Flu season is just barely underway, but this past week it was reported that one person has already died from the flu – a child from Florida. This is heartbreaking, but we will be seeing more stories like these in the coming months. Last year, according to the CDC, 180 children died of the flu, the highest number of pediatric deaths in 40 years.
So what can we do to protect our own children for tragedies like these? Well, besides washing hands (our kids’ and our own) like no tomorrow; encouraging our fellow parents to keep their kids home when they are sick; and ummmmmm, keeping our kids in a bubble from October to May, the single best thing you can do is get your kids a flu shot.
Flu shots are not perfect. Because it is difficult to predict with absolute certainty what flu strains will dominate from one season to another, getting a flu shot does not guarantee that you will not get the flu. But it does offer protection, has been proven to save lives, and it is the best thing we have right now.
Here’s the thing you need to remember most of all: if you vaccinate your child against the flu, even if they still contract the flu, their symptoms will be milder if they have been vaccinated.
That means that if they get the flu, they are much less likely to be hospitalized or die. In fact, according to the latest CDC report, of the 180 kids who died of the flu last season, a whopping 80% had not been vaccinated.
Given all that—along with the fact that doctors and every major medical organization recommend that kids six months and older get the shot—it’s pretty dang surprising the number of healthy, eligible kids who skip the shot. Yup, only 57% of kids got the shot during the 2017-2018 flu season, a little more than half. That’s extremely concerning if you ask me.
Why don’t more people get it? Well, it definitely has something to do with education and accessibility—and we need to make sure that healthcare is equitable and available to all. But aside from that, one of the major reasons why people decide to skip the shot is that they buy into some very common, but extremely dangerous myths about the flu shot.
A recent survey from Orlando Health Arnold Palmer Hospital for Children in Florida shed some light on these misconceptions. And let me tell you, they are very troubling indeed—not just what people believe, but the high number parents who buy into the B.S.
So, here goes.
Myth #1: The flu shot doesn’t protect against the flu.
A third of all parents think the shot actually doesn’t protect kids from the flu at all. As in, the CDC and the Academy of American Pediatrics and the American Medical Association all recommend something that does absolutely nothing? Yep, that makes a ton of sense.
Myth #2: The flu shot will give you the flu.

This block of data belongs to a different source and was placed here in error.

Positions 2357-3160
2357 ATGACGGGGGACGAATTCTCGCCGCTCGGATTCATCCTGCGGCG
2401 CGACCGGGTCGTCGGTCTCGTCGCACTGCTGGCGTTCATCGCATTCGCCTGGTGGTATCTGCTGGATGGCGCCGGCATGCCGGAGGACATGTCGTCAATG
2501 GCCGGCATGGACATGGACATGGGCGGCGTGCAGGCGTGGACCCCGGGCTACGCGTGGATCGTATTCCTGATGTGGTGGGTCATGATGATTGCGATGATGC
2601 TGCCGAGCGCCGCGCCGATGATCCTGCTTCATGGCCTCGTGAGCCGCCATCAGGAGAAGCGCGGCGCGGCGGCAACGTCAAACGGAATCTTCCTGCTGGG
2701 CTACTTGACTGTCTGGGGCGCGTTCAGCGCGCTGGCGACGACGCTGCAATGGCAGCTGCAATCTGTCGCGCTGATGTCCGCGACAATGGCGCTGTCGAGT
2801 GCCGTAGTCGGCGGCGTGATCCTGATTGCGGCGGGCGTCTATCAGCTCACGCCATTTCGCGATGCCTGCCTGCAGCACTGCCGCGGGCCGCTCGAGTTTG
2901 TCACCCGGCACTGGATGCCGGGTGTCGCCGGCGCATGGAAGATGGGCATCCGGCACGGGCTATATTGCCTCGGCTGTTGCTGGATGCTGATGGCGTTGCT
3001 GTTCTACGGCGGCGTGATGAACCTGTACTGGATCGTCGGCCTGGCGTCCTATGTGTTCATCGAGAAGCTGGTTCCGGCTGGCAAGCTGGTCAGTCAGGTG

50% – as in, half of all freaking parents – believe that their kids will actually catch the flu from the vaccine itself. Sigh. This one never ceases to amaze me. That’s just not how vaccines work, Brenda. The whole point of them is to expose you to such a low dose of the virus that you won’t get sick, but will instead produce antibodies for said virus to protect you in the future.
It’s pretty magical when you think about it. Isn’t science cool?
Just ask anyone who practices medicine for a living. Jean Moorjani, MD, a board-certified pediatrician at Orlando Health Arnold Palmer Hospital for Children, explains it this way:
“The parts of the virus that are used are completely dead, so you cannot get the flu from the flu shot,” Moorjani explained in an article about the survey. “After receiving the shot, it takes your body about two weeks to build up antibodies to fight the flu, so if you come in contact with the virus during that time, you may still get sick, which is why you should get your flu shot as early as possible.”
Myth #3: The flu vaccine causes autism.
If you want to get your blood boiling even more, the survey also found that 28% of parents still believe a myth that I personally thought had been sufficiently debunked years ago. Yup, according to the survey results, over a quarter of all parents believe that the flu shot causes autism.
One more time for the people in the back: VACCINES DON’T CAUSE AUTISM.
Dr. Moorjani swooped in to clear that one up, too. “After years of research, we know that the flu vaccine is safe,” she said. “The flu shot does not cause autism or any other diseases or illnesses. Doctors recommend the flu shot because it is the best way to protect you and your family from the flu.”
FACT: THE FLU SHOT SAVES LIVES.
And there you have it, folks. Just please get the damn shot. I feel you on all the concerns. I dread vaccines myself, and my youngest has developed an intense fear of needles lately, so getting the shot is not exactly going to be a walk in the park. But we are scheduled to get it this weekend (the advice is that everyone get theirs by the end of October), and we will be there with bells on—as well as an ample supply of bribery candy.
Remember, too, that you aren’t just getting the shot for yourself and your family. There are millions of vulnerable, immunocompromised, medically challenged folks out there – some of whom are prohibited from getting the shot themselves for medical reasons – who rely on herd immunity to stay well.
So throw those myths and misconceptions in the garbage from whence they came, roll up your sleeves, and get your damn flu shot already.
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